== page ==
Small and medium-sized enterprises (SMEs) in the retail sector are planning to invest for future growth, according to new research from specialist lending and savings bank Aldermore. The new data show SMEs are proactively looking for opportunities to grow over the next five years.
The Aldermore SME Outlook 2016 found that nearly a third (31%) of businesses surveyed in the retail sector intend to hire more staff over the next five years to foster growth, while 27% plan to invest in new assets to increase productivity. Furthermore, 16% of SMEs in the retail sector intend to grow by joining forces with another business either through a merger or acquisition. Only 11% of those questioned claimed that they will not be taking positive action in order to grow their business. With 89% of respondents, the vast majority of small and medium firms in the retail sector are in the growth business and making firm plans to achieve it, Aldermore adds.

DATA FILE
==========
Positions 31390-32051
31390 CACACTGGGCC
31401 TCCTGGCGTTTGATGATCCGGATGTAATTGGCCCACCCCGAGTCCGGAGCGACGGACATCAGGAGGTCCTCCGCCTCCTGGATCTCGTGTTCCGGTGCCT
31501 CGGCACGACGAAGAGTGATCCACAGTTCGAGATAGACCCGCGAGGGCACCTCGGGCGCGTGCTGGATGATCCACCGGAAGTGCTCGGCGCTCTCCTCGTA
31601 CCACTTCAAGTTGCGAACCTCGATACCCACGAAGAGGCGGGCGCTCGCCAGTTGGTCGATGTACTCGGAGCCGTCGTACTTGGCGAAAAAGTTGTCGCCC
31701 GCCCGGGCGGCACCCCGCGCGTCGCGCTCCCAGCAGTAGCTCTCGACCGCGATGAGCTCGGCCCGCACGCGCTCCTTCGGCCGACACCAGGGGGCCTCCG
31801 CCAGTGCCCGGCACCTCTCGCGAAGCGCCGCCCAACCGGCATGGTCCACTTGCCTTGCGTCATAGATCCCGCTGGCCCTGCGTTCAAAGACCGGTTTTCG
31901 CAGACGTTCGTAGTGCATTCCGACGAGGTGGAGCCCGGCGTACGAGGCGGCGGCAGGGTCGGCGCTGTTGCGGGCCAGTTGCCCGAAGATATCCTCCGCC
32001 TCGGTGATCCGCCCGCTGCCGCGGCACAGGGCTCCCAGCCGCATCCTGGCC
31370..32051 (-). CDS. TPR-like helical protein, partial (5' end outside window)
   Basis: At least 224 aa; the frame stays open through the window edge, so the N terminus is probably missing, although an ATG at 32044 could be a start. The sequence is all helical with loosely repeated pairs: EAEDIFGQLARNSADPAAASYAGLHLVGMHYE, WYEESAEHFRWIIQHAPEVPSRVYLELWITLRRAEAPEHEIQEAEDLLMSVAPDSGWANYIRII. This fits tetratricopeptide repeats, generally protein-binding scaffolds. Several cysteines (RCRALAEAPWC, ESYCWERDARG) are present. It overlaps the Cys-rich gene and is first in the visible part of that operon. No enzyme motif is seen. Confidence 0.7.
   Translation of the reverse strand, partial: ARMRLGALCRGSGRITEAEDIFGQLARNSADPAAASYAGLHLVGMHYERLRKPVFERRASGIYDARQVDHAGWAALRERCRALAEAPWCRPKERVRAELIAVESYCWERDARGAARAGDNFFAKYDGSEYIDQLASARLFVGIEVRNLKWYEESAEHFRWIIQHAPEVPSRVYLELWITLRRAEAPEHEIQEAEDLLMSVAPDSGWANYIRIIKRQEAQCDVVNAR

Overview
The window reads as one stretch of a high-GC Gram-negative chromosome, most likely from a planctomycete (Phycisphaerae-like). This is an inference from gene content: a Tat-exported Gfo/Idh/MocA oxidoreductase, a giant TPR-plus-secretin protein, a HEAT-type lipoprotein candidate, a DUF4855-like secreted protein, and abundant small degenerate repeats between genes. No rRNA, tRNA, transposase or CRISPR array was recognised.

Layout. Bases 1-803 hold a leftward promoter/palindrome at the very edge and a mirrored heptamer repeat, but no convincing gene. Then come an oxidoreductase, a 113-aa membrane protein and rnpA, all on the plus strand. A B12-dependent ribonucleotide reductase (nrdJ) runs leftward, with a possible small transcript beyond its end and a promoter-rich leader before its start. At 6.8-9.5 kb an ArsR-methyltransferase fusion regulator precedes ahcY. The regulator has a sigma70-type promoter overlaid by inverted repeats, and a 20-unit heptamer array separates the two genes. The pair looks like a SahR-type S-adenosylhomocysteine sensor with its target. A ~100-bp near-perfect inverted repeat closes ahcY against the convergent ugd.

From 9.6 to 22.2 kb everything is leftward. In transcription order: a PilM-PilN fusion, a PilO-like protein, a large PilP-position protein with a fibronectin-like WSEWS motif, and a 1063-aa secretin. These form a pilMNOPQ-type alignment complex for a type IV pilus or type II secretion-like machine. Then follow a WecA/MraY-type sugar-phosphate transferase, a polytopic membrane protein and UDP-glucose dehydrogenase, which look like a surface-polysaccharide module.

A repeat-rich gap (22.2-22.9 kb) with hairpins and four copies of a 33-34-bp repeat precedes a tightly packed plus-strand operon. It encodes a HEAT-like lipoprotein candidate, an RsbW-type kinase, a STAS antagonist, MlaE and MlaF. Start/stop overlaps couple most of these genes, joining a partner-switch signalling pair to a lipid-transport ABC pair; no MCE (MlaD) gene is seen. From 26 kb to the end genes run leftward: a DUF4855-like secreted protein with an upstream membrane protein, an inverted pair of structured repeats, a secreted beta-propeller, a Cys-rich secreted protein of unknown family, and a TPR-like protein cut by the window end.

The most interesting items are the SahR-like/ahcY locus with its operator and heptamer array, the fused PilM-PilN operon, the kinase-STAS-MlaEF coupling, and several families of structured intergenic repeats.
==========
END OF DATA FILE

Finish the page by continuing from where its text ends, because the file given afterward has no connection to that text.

Despite a slowing world economy and increasing uncertainty about the future path of the UK economy, partly due to the upcoming EU referendum, the results show that SMEs in the retail sector are confident that investing in their businesses is the best way forward to strengthen their position in the market. With a significant proportion of SMEs intending to hire new staff, prospects for the job market in retail look set to remain strong.
Aldermore specialist finance commercial director Andrew Dixon commented: “It’s clear that SMEs in the retail sector are being proactive and have strong plans in place to grow their business over the next five years. Not only are they intending to promote their business through increased marketing activity but they are also taking steps to launch new products and hire new staff.
“Whether this is despite of or in reaction to the upcoming uncertainty brought on by the EU referendum is difficult to gauge. However, what is clear is that these steps will serve to increase the ability of SMEs in retail to continue driving economic growth locally and throughout the wider UK economy.”